That sleep of death

Those of us who suffer from insomnia can take solace that at least we are not members of the forty families afflicted with familial fatal insomnia. A prion disease thought to have originated with a single Italian man, known as Patient Zero, in the 18th century, it strikes in middle age and kills within the year by depriving its victims of sleep:

Silvano and other family members were filmed at the University of Bologna's sleep clinic. On the tape, Silvano looks as if he's sleepwalking. But he was really in a permanent state of pre-sleep behavior. And often, you will see him and other patients making gestures, like combing their hair or washing their hands or handling objects.

According to Dr. Elio Lugaresi, director of the sleep clinic, Silvano and the others were unable to drop into a deep REM sleep, and sleep medications only accelerated their restless descent toward death.

"We gave intravenous doses of barbiturates [in an] attempt to help the patient sleep," said Lugaresi. "The result was that they went from this pre-sleep, nonsleep, to deep coma without ever passing to a sleep stage."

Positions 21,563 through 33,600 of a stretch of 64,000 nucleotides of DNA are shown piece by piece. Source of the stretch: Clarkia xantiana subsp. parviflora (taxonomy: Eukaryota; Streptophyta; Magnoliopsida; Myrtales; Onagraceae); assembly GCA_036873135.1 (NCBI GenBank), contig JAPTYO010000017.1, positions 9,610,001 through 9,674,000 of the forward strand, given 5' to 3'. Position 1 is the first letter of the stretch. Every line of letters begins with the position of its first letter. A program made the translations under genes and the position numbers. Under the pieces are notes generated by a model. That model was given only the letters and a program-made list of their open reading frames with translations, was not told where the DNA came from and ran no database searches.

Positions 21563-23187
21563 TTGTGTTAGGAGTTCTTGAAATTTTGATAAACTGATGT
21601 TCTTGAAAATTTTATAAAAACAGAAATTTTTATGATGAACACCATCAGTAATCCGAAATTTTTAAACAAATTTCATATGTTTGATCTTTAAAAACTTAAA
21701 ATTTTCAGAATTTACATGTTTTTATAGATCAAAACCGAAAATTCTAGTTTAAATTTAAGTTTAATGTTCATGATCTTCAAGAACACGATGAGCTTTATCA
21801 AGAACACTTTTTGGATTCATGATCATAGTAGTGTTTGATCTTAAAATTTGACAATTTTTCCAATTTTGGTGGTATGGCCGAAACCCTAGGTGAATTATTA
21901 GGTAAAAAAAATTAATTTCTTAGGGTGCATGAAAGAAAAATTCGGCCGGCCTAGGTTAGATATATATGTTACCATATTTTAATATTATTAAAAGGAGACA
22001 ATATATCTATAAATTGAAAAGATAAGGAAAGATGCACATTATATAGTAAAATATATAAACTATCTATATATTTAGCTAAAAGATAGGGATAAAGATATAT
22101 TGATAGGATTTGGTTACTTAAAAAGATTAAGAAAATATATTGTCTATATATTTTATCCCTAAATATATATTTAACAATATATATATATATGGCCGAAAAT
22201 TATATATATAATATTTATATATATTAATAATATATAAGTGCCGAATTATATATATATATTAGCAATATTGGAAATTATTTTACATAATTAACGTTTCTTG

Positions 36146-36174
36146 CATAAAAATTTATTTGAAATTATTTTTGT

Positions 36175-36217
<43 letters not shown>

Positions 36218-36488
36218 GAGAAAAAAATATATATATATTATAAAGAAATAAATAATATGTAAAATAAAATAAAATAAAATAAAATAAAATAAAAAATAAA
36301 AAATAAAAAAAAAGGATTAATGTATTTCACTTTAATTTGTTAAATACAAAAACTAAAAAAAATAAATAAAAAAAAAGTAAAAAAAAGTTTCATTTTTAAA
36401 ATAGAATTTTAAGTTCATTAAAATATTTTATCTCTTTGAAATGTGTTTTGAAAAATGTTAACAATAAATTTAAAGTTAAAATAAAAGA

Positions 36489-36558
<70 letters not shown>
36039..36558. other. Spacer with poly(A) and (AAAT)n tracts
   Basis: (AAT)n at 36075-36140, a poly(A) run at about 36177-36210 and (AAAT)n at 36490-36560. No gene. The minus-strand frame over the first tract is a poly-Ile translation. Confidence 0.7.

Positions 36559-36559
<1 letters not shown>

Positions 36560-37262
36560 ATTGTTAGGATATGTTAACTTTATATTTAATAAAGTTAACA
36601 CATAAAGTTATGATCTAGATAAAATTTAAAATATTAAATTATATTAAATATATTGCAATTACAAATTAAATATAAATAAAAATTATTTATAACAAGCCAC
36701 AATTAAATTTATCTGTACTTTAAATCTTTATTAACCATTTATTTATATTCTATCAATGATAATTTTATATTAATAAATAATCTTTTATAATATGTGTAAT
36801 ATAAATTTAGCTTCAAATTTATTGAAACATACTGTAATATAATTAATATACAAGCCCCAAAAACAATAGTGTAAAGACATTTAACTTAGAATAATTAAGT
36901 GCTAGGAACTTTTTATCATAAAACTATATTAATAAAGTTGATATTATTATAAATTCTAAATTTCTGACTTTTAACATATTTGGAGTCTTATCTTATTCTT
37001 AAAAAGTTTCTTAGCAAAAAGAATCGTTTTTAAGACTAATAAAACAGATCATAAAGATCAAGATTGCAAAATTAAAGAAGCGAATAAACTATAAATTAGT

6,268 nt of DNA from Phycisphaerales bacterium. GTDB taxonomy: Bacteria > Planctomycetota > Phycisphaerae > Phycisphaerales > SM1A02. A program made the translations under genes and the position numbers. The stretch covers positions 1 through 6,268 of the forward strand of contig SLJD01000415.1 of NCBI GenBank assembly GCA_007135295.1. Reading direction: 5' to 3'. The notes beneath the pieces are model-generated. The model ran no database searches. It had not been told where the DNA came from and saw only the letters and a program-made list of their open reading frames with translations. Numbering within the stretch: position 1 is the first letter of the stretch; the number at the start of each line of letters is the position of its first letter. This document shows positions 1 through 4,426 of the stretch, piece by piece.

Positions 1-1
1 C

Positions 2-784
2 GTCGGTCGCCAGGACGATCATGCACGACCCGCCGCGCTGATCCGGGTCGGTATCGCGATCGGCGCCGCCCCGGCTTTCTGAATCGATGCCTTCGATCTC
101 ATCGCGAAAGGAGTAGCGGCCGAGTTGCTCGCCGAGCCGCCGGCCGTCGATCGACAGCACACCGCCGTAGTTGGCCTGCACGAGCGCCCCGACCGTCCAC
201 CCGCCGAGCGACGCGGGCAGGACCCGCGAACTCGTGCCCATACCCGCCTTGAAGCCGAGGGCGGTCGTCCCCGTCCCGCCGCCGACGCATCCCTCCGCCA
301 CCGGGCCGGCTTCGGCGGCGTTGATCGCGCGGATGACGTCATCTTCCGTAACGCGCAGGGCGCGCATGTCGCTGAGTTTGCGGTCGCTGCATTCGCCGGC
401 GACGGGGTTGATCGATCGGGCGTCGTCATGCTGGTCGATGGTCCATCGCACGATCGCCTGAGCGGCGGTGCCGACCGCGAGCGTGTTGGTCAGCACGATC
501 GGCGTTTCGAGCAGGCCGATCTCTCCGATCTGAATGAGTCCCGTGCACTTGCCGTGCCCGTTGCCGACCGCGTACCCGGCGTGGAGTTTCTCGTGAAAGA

Just before his death, Silvano made a remarkable and selfless offer, bequething his brain to researchers, which finally opened a window into the mystery of FFI.

Microscopic views showed that healthy proteins misfolded, triggered by genetic mutations, creating what doctors call prions. These abnormal proteins build up in the brain, forming clumps that destroy nerve cells, eventually leaving spongelike holes in the brain. Mad cow disease is also a prion disease.

"In fatal familial insomnia, most of the damage, and where the prions are accumulating, seems to be in an area of the brain called the thalamus," explained Dr. Michael Geschwind, who studies FFI at the University of California at San Francisco.

"The accumulation of the prion in the brain leads to nerve cell injury, and eventually, to nerve cell death."



Hat tip to Radley Balko for the link, but actually I already knew about the disease; it's the topic of a really good book called The Family That Couldn't Sleep by D.T. Max. I do not, however, recommend pulling this one out during the wee small hours when sleep won't come.